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IIRC this is due to the fact that the /usr/bin/ps uses a kernel struct which isn't large enough to contain the exact command line. IIRC this is because its significantly faster and displays output which is normally sufficient.
The two ways i can think of on top of my head is to either run /usr/ucb/ps -auxwww, since this BSD compatible version uses a different struct and shows the entire argument.
If you only want the command line of a few processes you can also use 'pargs'.
Using '/usr/ucb/ps auxw' prints a wider output, truncated to a maximum of 132 characters.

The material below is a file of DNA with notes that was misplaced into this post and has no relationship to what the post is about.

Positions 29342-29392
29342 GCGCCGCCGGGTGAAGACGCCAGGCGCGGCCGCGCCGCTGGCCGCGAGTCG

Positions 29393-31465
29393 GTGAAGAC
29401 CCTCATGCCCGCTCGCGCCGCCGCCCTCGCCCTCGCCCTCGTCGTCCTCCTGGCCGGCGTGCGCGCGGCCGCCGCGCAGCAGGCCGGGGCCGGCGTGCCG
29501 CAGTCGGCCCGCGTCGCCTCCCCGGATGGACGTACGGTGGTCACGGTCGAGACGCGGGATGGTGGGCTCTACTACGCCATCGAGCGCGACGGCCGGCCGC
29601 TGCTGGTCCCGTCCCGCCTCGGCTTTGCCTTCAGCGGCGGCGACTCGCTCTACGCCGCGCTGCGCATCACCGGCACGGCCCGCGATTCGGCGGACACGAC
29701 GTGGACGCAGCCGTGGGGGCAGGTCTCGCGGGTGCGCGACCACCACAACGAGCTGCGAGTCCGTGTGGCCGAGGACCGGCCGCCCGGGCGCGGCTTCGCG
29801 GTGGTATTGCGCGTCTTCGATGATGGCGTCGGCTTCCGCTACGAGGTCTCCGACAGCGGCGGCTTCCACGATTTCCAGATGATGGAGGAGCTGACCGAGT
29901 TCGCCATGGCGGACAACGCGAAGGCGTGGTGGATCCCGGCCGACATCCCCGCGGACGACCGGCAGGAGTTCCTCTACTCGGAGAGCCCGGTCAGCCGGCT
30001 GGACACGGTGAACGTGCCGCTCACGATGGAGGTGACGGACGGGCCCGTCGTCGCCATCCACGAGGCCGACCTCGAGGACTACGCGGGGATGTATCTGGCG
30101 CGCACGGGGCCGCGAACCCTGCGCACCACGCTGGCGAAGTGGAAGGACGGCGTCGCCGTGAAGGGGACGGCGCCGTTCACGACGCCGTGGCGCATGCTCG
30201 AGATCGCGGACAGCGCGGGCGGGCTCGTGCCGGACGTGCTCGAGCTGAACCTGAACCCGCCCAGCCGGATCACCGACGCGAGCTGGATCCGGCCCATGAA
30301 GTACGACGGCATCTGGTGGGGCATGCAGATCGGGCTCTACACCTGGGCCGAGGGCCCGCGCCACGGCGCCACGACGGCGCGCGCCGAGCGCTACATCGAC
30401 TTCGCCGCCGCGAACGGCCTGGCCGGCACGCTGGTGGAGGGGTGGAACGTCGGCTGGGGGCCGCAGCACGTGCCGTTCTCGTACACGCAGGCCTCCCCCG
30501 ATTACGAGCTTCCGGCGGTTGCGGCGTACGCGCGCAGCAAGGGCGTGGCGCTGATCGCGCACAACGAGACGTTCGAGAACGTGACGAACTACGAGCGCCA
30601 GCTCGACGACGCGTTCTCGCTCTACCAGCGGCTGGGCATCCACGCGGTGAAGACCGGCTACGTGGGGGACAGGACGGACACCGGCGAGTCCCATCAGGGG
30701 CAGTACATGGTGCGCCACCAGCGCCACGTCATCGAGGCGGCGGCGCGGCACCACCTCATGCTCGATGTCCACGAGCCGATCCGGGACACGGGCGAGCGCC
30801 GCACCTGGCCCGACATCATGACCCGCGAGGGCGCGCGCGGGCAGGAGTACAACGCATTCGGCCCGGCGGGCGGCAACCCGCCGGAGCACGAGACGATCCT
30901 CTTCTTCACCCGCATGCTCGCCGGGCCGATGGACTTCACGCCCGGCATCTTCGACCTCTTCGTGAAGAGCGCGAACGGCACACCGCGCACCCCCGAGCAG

Using '/usr/ucb/ps auxww' prints the full command-line arguments with no truncation (something that /usr/bin/ps cannot do). This is fetched, if permissions allow, from /proc/<pid>/as.
If the values in the columns are large enough they can collide. For example:
$ /usr/ucb/ps aux
USER PID %CPU %MEM SZ RSS TT S START TIME COMMAND
user1 3132 5.2 4.33132422084 pts/4 S Feb 16 132:26 Xvnc :1 -desktop X
user1 3153 1.2 2.93544414648 ? R Feb 16 21:45 gnome-terminal --s
user1 16865 1.0 10.87992055464 pts/18 S Mar 02 42:46 /usr/sfw/bin/../li
user1 3145 0.9 1.422216 7240 ? S Feb 16 17:37 metacity --sm-save
user1 3143 0.5 0.3 7988 1568 ? S Feb 16 12:09 gnome-smproxy --sm
user1 3159 0.4 1.425064 6996 ? S Feb 16 11:01 /usr/lib/wnck-appl
This can make both reading and postprocessing the values quite difficult.